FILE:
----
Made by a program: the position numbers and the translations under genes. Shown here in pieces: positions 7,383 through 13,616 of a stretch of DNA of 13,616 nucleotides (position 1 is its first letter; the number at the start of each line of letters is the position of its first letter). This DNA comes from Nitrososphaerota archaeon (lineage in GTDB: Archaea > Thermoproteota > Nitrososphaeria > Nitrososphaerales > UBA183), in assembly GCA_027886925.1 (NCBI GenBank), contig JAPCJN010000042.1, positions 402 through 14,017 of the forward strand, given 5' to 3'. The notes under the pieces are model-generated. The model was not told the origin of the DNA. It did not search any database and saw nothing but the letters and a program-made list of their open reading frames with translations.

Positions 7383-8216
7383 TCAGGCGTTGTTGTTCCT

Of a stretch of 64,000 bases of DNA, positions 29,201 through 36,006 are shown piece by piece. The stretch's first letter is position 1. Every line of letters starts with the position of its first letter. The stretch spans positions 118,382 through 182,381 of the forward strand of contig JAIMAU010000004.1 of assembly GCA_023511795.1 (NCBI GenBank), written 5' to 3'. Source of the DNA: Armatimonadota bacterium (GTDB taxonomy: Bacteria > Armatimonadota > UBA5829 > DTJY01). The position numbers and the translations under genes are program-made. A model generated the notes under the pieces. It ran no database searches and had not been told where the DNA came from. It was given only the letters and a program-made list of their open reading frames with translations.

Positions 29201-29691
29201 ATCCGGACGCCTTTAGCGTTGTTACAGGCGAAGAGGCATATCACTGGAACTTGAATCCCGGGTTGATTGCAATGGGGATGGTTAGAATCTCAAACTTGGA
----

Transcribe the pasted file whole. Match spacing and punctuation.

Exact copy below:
Made by a program: the position numbers and the translations under genes. Shown here in pieces: positions 7,383 through 13,616 of a stretch of DNA of 13,616 nucleotides (position 1 is its first letter; the number at the start of each line of letters is the position of its first letter). This DNA comes from Nitrososphaerota archaeon (lineage in GTDB: Archaea > Thermoproteota > Nitrososphaeria > Nitrososphaerales > UBA183), in assembly GCA_027886925.1 (NCBI GenBank), contig JAPCJN010000042.1, positions 402 through 14,017 of the forward strand, given 5' to 3'. The notes under the pieces are model-generated. The model was not told the origin of the DNA. It did not search any database and saw nothing but the letters and a program-made list of their open reading frames with translations.

Positions 7383-8216
7383 TCAGGCGTTGTTGTTCCT

Of a stretch of 64,000 bases of DNA, positions 29,201 through 36,006 are shown piece by piece. The stretch's first letter is position 1. Every line of letters starts with the position of its first letter. The stretch spans positions 118,382 through 182,381 of the forward strand of contig JAIMAU010000004.1 of assembly GCA_023511795.1 (NCBI GenBank), written 5' to 3'. Source of the DNA: Armatimonadota bacterium (GTDB taxonomy: Bacteria > Armatimonadota > UBA5829 > DTJY01). The position numbers and the translations under genes are program-made. A model generated the notes under the pieces. It ran no database searches and had not been told where the DNA came from. It was given only the letters and a program-made list of their open reading frames with translations.

Positions 29201-29691
29201 ATCCGGACGCCTTTAGCGTTGTTACAGGCGAAGAGGCATATCACTGGAACTTGAATCCCGGGTTGATTGCAATGGGGATGGTTAGAATCTCAAACTTGGA